Davidson came short of admitting that the idea of forming a U.S. Commission was rejected permanently. He listed many impediments both financial and institutional that all but make a U.S. Commission impossible to create and operate. He identified the following impediments:
- the unique nature of the American system of government, aka the “Federal Government,” without a Ministry of Culture. "Given our history, traditions, and inclinations, it also strikes me as highly unlikely that we will create such a cabinet department any time soon."
- privately owned museums; "As the website of the American Alliance of Museums laments, “Only a small (and shrinking) percentage of America’s 17,500+ museums receive federal funding of any kind.” Whereby European museums are government owned and sponsored, they are more likely to follow orders from their proper governments. There is less direct control over the American museums.
- location of the displaced art, "the amount of art displaced between 1933 and 1945 and still in Europe is also considerably larger than the amount of displaced art now in the United States.
- inability to locate the commission in the United States Department of State (despite the fact that there is a Cultural Property Advisory Committee under the Department of State already).
"As Ambassador Kennedy pointed out in a speech in Potsdam in 2007 entitled “The Role of the U.S. Government in Art Restitution”: [A]rt restitution in my country has generally involved a private citizen who discovers that an artwork once held by his or her family is now hanging in a museum or private collection. A claimant new to the art field may need to hire experts who can help with this process. On the other side of these cases, we find the holder of the art, usually a museum or collection. This holder may have done some provenance research on its holdings but has sometimes been unaware of the complete history of the individual works. Usually working through their respective attorneys, the two parties attempt to establish and agree on the facts of the case, and then to work out a settlement. Agreements between parties without resort to judicial channels have been frequent. If the talks break down, or if they fail to get started at all, the claimant has the option of turning to the courts. Many museums, as I am reminded from time to time by museum officials, do in fact voluntarily return works of art to those they deem the rightful owners. Our larger art galleries, like our larger art auction houses, even employ officials to research the provenance of their holdings or of the art they wish to sell."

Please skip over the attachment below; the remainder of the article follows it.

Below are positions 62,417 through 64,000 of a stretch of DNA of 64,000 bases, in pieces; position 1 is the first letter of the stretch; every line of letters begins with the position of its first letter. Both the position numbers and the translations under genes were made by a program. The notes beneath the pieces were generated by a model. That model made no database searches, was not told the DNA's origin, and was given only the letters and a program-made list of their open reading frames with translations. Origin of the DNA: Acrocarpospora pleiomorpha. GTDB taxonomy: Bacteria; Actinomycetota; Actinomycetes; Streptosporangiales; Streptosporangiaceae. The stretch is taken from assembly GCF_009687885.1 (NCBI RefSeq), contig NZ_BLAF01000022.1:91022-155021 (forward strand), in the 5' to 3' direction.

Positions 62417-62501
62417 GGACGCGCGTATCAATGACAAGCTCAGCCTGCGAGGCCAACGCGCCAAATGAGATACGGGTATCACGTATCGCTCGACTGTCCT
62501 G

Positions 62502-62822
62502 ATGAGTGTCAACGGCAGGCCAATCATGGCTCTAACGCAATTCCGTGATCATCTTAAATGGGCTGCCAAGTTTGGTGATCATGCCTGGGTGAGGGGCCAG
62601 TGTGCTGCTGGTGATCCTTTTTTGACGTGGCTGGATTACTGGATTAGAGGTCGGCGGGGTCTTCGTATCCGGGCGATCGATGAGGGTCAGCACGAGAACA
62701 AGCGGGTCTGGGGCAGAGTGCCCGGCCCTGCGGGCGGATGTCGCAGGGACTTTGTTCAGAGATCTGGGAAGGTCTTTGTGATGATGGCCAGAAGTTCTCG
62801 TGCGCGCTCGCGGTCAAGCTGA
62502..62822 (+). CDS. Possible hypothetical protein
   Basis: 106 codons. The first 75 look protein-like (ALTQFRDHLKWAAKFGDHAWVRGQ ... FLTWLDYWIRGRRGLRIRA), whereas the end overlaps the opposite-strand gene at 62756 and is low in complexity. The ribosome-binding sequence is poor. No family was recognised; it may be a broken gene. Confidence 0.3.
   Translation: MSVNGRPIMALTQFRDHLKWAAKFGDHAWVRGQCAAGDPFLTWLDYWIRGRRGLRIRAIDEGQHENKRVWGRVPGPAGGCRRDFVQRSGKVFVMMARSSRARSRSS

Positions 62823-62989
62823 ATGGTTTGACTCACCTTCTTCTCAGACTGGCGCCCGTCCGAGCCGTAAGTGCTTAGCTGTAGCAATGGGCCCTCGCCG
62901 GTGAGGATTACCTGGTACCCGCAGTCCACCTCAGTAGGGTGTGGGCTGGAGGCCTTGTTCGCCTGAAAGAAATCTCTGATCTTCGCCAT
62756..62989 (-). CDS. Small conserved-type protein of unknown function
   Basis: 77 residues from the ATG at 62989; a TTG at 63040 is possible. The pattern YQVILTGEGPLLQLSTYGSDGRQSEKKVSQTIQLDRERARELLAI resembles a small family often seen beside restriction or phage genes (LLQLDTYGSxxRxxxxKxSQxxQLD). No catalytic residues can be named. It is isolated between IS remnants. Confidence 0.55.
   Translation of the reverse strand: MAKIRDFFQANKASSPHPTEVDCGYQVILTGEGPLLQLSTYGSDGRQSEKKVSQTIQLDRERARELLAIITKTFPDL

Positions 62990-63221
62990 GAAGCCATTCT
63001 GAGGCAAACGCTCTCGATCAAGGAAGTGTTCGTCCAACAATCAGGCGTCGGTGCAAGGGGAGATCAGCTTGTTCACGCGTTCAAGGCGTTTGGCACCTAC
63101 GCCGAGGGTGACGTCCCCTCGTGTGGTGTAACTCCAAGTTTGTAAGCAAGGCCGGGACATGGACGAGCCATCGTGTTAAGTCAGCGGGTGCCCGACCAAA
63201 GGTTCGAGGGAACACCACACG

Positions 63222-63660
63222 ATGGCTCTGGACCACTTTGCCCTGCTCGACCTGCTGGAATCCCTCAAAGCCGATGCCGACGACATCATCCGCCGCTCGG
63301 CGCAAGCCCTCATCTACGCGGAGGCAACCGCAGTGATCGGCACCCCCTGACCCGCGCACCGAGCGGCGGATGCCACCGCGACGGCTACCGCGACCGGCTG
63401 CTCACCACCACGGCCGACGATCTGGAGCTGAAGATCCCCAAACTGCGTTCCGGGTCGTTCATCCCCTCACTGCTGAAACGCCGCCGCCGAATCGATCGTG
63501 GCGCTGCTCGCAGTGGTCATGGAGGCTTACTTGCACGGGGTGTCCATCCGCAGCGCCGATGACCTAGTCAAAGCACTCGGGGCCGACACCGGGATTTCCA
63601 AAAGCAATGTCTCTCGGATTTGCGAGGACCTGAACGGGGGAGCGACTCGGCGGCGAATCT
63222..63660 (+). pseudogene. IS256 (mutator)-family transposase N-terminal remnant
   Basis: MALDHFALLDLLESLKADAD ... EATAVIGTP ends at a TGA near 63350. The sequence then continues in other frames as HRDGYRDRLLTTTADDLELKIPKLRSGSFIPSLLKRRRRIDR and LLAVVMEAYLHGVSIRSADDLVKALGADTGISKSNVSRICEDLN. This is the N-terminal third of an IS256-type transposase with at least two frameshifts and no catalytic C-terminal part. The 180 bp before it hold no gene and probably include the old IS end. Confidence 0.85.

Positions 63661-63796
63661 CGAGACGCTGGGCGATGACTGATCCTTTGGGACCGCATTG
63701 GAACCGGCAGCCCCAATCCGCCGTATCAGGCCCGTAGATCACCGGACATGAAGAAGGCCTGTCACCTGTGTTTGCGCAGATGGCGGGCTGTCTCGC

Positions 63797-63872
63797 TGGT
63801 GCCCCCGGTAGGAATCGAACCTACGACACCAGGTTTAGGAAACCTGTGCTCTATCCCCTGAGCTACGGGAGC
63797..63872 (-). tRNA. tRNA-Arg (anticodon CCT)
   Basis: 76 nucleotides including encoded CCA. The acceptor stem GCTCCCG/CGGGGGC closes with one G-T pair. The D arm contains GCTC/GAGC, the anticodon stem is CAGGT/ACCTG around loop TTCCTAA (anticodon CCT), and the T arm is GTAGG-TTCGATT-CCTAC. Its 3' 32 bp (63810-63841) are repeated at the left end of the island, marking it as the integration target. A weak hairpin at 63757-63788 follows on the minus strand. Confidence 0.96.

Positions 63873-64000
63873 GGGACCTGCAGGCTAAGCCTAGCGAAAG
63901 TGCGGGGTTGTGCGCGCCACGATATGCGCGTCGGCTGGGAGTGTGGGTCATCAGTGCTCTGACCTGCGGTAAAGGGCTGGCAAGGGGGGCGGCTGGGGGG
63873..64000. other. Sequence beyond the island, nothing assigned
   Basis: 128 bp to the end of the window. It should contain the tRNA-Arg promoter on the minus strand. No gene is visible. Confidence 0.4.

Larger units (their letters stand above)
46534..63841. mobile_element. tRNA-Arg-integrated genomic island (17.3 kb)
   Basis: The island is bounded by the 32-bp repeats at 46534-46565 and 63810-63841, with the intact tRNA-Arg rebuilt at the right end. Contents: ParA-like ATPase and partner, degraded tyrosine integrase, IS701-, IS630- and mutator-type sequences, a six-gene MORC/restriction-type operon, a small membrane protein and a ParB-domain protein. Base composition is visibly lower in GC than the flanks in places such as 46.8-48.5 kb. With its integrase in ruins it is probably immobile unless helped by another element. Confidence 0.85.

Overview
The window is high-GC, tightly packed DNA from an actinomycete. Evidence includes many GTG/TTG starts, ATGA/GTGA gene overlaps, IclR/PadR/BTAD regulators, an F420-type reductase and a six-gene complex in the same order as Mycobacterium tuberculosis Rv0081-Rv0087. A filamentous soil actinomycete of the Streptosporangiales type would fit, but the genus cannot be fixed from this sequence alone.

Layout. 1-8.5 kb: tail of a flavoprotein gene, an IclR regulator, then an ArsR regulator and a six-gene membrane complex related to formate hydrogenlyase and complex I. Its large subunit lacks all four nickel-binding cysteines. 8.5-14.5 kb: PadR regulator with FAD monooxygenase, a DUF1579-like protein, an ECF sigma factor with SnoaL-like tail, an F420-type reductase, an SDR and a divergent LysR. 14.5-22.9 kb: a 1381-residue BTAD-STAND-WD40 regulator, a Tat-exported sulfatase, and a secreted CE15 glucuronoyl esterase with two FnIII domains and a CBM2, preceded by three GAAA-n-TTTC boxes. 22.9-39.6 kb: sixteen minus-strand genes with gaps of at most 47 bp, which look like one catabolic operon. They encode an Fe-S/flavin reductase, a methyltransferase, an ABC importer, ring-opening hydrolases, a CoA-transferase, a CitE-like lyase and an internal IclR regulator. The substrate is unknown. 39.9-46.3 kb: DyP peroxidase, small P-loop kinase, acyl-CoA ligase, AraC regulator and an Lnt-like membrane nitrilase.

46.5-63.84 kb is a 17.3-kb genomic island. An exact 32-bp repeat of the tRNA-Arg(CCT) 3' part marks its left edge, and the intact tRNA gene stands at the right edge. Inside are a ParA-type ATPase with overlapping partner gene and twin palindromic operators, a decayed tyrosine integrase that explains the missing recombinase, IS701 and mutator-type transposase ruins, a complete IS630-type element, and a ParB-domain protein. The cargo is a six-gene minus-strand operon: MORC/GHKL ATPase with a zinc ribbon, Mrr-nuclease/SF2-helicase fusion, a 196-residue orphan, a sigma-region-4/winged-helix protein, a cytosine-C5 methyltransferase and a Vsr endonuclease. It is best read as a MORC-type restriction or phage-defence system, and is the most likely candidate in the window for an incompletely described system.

Davidson's address seemed to cover all the basis, he said things that were for the ADR forum ("One could envision a litigant with a claim that is time-barred attempting to pursue that claim before an art commission, if such a thing existed in the United States, with no statute of limitations.") and against it ("...we need to keep these words in mind as we examine the current state of efforts to create an art spoliation commission in the United States of America, if only because, as I pointed out earlier, our national laws, procedures, and practices are perhaps another example of what we like to call “American exceptionalism.”). He quoted articles stating that litigation is not the best avenue for resolving disputes regarding art works looted during the Nazi era, and yet he posited as to why the US should re-invent the wheel if there are organizations and laws in place already that handle such disputes, namely the HCPO/Holocaust Claims Processing Office, the Federal Bureau of Investigation, The Immigration and Customs Enforcement of the Department of Homeland Security ("I sometimes think these are actually our most effective alternate dispute resolution mechanisms for cases of Nazi-confiscated art.")
Many quotes and digressions later, Davidson concluded "To put it briefly, no one within the United States Government has given up on the idea of the commission that Ambassadors Eizenstat and Kennedy outlined two to three years ago. ... it remains United States policy that alternatives to litigation are preferable in dealing with Holocaust-era claims. So, in the end, we have begun to turn our attention outwards. We have begun, in other words, to explore an alternate means of creating an alternate dispute resolution mechanism for art displaced before and during the Second World War." Does not two negatives make a positive, would not an alternative to an alternative to litigation be litigation?! RIP U.S. Art Spoliation Commission.
Additional comments about the Symposium.